The new CEO of Debenhams has presented his new strategy that promotes a “fun and sociable digital shopping experience” (Debenhams, 2017) that involves UGC across all brand pages, where customers can upload photos of their new looks to be featured and connect with the online community, see below. Customers browsing the content can buy the product from the Instagram post. This combination of combining commerce within a social network supports Huang’s research into the incorporation of web 2.0 technologies and social media (Huang, 2017).
2. Social Community – Sephora
Other retailers have implemented initiatives to appeal to the social consumer, such as Sephora’s Beauty Insider Community. This is a page on their website that allows customers to join groups, get inspired, watch live chats, get advice and join events. The community meets all four aspects of MacMillon and Chavis’ community theory; membership, influence, integration and fulfilment of needs and shared emotional connection, which is perhaps a reason why it is is such a successful initiative.
When becoming a member, customers are invited to create a “Beauty Profile”. This allows them to find “beauty matches” with other customers creating content in the community, which makes for a more helpful, relevant and meaningful exchange. This particularly appeals to the integration and fulfilment of needs and shared emotional connection elements of MacMillon and Chavis’ definition of community.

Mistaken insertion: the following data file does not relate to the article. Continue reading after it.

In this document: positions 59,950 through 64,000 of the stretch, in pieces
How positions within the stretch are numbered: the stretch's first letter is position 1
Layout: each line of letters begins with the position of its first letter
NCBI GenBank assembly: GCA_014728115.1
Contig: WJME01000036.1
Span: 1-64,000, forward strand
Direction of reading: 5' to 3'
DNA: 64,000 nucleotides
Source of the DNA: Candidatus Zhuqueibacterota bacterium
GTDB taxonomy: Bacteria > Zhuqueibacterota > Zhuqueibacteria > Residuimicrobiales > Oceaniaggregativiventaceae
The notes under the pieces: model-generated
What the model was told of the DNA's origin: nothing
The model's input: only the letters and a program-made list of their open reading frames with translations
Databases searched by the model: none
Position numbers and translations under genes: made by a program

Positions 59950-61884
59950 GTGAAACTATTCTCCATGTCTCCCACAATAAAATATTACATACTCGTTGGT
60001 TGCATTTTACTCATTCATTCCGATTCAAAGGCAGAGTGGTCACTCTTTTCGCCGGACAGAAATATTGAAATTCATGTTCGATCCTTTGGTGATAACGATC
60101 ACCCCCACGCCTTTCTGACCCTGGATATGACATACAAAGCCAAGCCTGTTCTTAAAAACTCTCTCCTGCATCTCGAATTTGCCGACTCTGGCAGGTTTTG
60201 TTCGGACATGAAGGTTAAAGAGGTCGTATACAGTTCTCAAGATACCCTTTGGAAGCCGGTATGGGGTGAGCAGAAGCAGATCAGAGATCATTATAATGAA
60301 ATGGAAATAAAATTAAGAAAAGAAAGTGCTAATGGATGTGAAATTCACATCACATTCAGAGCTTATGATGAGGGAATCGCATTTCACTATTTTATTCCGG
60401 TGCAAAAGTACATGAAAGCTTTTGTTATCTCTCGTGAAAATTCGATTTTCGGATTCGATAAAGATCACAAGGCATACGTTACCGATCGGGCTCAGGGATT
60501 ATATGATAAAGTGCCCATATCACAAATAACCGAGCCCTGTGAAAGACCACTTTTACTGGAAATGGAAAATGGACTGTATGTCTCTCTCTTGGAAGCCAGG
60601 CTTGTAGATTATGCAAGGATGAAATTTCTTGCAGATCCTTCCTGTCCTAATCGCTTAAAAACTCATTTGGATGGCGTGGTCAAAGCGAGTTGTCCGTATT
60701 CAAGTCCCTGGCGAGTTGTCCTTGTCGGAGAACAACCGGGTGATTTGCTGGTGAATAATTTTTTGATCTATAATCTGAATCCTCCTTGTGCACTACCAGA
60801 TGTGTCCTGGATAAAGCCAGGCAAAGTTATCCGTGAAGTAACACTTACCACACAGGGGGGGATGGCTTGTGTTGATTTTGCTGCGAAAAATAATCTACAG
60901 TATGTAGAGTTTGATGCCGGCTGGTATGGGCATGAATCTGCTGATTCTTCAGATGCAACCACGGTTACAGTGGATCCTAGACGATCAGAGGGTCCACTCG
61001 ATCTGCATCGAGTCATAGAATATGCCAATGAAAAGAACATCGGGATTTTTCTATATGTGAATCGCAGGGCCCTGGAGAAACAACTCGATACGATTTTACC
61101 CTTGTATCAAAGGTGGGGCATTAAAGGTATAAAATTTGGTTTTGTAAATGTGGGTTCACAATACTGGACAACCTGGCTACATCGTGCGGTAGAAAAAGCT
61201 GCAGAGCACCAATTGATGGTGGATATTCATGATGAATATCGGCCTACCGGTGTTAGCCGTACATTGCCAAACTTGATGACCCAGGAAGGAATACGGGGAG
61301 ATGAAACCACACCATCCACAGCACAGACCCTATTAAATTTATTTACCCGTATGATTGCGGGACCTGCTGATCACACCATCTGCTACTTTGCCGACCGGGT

- #AsSeenOnMe– ASOS
ASOS’s “as seen on me” campaign is viewable on the landing page, where customers can upload their looks and tag the appropriate PDPs. The feature is also linked to the product display page, so customers can seek inspiration and see how other customers have styled the particular item of clothing, to aid them in their decision making process.
The ASOS #AsSeenOnMe campaign landing page, reads “Check out the gallery for the latest #AsSeenOnMe pics, shared by you on Instagram using the hashtag or the ‘add look’ button below, plus shop the looks you love”
4. UGC Trench Coat Campaign – Burberry
Burberry adopted a UGC approach to its Art of the Trench campaign in 2009. Burberry’s fans uploaded pictures of themselves wearing their iconic trench coat. Burberry curated the best submissions and showcased on their microsite and Facebook page.
Debenhams Plc. (2017). Interim Results and Strategy Review.Available: http://phx.corporate- ir.net/phoenix.zhtml?c=196805&p=irol-resultscenter. Last accessed 28th October 2017.
Constantinides, S.J. Fountain Web 2.0: conceptual foundations and marketing issues Journal of Direct, Data and Digital Marketing Practice, 9 (3) (2008), pp. 231-244
Goh, K., Heng, C. & Lin, Z. 2013, “Social Media Brand Community and Consumer Behavior: Quantifying the Relative Impact of User- and Marketer-Generated Content”, Information Systems Research, vol. 24, no. 1, pp. 88-1
Gu, B., Park, J. & Konana, P. 2012, “The Impact of External Word-of-Mouth Sources on Retailer Sales of High-Involvement Products”, Information Systems Research, vol. 23, no. 1, pp. 182.
Huang, Z. & Benyoucef, M. 2013, “From e-commerce to social commerce: A close look at design features”, Electronic Commerce Research and Applications, vol. 12, no. 4, pp. 246-259.
Tint. (2016). What is User Generated Content (and Why You Should Be Using it). Available: https://www.tintup.com/blog/user-generated-content-definition/. Last accessed 22 Feb 2018.
Wigand, R. T., Benjamin, R. I., and Birkland, J. Web 2.0 and beyond: implications for electronic commerce. In Proceedings of the 10th International Conference on Electronic Commerce, Innsbruck, Austria, August 2008, ACM Press, New York, NY, 2008.
Wolfinbarger, M. & Gilly, M.C. 2001, “Shopping Online for Freedom, Control, and Fun”, California Management Review, vol. 43, no. 2, pp. 34-55.